New Delhi: The Foreign Investment Promotion Board (FIPB), the government arm that approves foreign investments into India, has started examining the proposed merger of Bharti Airtel Ltd and MTN Group Ltd and has sought details from India’s department of telecommunications (DoT), said two government officials.
Bharti and MTN are working on a deal worth $23 billion (Rs1.09 trillion) in cash and stock, under which the Indian firm would get 49% of MTN, after MTN and its shareholders get a 36% stake in Bharti, with a full merger being the long-term goal.
“We are examining the issue. We have written a letter to DoT seeking more clarity,” a senior finance ministry official said, on condition of anonymity.
New guidelines for foreign direct investment (FDI) unveiled by India earlier this year may help the deal go through, the official added, but only if Bharti both “owns” and “controls” MTN. India’s definition of ownership is a minimum 51% stake in the firm and its definition of control refers to management.
The official added that these details aren’t currently known and that the government is yet to receive information from Bharti and MTN at this stage.
The deal is still very much in the making and the firms have given themselves till 31 July to close it.
A senior DoT official confirmed that the finance ministry had sent it a letter, but declined further details. This person asked not to be identified.
However, analysts say the deal is unlikely to face any major regulatory hurdle. “The government has to do its due diligence, especially when we are talking of the largest-ever deal. (But) I would be surprised if both sides have not done their homework this time around,” said Mahesh Uppal, director at Com First (India) Pvt. Ltd. That opinion was echoed by Romal Shetty, director (telecom) at audit and consulting firm KPMG.
Under the new FDI guidelines if MTN is owned and controlled by Bharti, then MTN’s proposed 36% stake in Bharti will not be considered foreign investment, even though the company is based outside India. “If a company is owned and controlled by Indians, one should not worry about further downstream investment by such a company, except in sensitive sectors,” said an official at India’s commerce and industry ministry, asking not to be identified.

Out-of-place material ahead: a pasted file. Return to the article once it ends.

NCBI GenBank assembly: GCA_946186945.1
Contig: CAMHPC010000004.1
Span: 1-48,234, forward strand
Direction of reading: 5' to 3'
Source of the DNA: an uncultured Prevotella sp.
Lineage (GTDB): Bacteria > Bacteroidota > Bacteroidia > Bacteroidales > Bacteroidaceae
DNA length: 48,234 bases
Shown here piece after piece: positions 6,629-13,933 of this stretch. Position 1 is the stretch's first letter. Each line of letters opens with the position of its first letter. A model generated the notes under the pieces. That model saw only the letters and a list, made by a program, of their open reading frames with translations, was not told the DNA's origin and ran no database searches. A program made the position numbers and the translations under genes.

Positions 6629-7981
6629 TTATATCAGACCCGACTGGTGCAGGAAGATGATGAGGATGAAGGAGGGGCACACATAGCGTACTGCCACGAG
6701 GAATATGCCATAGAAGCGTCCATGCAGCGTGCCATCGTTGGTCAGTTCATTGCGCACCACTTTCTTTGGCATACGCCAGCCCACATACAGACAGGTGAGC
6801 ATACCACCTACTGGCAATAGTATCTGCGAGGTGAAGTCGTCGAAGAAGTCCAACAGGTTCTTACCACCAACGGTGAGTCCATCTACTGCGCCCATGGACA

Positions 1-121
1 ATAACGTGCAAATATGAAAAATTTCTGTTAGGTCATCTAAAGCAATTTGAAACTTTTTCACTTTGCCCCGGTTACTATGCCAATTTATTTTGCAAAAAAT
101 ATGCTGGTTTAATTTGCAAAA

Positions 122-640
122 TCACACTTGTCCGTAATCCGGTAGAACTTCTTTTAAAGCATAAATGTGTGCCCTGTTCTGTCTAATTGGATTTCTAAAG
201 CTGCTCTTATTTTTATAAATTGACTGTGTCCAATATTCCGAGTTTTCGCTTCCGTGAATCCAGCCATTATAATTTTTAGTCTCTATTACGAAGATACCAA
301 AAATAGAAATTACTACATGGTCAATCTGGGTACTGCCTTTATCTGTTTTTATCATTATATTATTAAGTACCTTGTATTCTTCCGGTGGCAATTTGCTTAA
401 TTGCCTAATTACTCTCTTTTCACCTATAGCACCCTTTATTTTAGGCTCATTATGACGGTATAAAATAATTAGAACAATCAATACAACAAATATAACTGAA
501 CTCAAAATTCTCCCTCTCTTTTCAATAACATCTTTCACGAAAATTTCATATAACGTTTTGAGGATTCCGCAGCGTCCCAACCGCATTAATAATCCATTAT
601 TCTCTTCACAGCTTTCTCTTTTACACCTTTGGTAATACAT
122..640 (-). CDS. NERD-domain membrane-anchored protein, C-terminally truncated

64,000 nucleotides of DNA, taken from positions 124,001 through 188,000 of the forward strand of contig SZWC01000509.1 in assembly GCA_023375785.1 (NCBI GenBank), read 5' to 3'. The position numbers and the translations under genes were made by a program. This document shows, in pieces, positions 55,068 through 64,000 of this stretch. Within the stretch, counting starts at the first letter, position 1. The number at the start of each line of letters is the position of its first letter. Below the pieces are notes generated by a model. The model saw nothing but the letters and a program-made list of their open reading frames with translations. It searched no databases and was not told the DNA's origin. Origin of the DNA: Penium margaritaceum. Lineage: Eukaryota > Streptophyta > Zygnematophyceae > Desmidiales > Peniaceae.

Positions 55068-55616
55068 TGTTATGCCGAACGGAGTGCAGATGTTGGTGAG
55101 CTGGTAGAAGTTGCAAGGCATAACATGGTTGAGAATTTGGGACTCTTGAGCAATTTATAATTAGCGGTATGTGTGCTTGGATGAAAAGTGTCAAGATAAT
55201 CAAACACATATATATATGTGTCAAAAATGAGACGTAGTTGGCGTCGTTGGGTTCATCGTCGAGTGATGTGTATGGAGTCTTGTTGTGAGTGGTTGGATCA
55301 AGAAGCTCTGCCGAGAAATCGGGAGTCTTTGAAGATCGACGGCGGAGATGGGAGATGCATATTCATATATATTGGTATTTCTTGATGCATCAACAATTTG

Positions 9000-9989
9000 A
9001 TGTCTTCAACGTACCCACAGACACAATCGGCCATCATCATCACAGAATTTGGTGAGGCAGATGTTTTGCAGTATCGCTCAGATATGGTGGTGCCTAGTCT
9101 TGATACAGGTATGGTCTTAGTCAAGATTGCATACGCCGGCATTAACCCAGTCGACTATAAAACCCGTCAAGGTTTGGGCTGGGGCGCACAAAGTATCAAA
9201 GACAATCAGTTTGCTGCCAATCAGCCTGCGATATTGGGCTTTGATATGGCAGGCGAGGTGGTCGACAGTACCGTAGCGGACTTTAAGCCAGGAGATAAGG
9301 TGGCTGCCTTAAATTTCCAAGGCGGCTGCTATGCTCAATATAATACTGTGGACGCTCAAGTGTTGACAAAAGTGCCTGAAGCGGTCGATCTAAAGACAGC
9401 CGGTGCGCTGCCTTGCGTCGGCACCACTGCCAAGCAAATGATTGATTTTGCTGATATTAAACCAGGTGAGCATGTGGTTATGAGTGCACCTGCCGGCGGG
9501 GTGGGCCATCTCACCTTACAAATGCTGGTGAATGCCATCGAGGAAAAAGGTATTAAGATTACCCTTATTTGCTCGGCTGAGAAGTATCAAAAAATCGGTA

Meanwhile, Bharti may structure the sale of its stake through its holding company and parent firm so that there is no need for an open offer, two bankers and a lawyer said.
Under Indian regulations, the purchase of 15% or more in a listed firm triggers an open offer to buy a further 20% from the market. “We believe the proposed transaction structure would not trigger a mandatory tender offer in India,” Bharti Airtel said on Wednesday in an emailed response to Reuters.
Bharti also said the deal would meet Indian laws that cap FDI in telecom at 74%.
“Bharti Airtel’s current FDI is in the low 40%... Bharti Telecom will continue to be the largest shareholder in Bharti Airtel and together with MTN and Singapore-based telecom firm SingTel shall have a majority economic interest in Bharti,” the company said.
Bharti’s effective foreign shareholding based on the new FDI guidelines is 54.4%, with SingTel holding as much as 15.6% and foreign institutional investors holding 20.7%, Sanjay Chawla, a senior analyst with Anand Rathi Financial Services Ltd wrote in a report released on 25 May. After the deal, this would effectively rise to 70.8%, with MTN holding 24.7% and MTN shareholders 11.3% stake, the report added.
Reuters contributed to this story.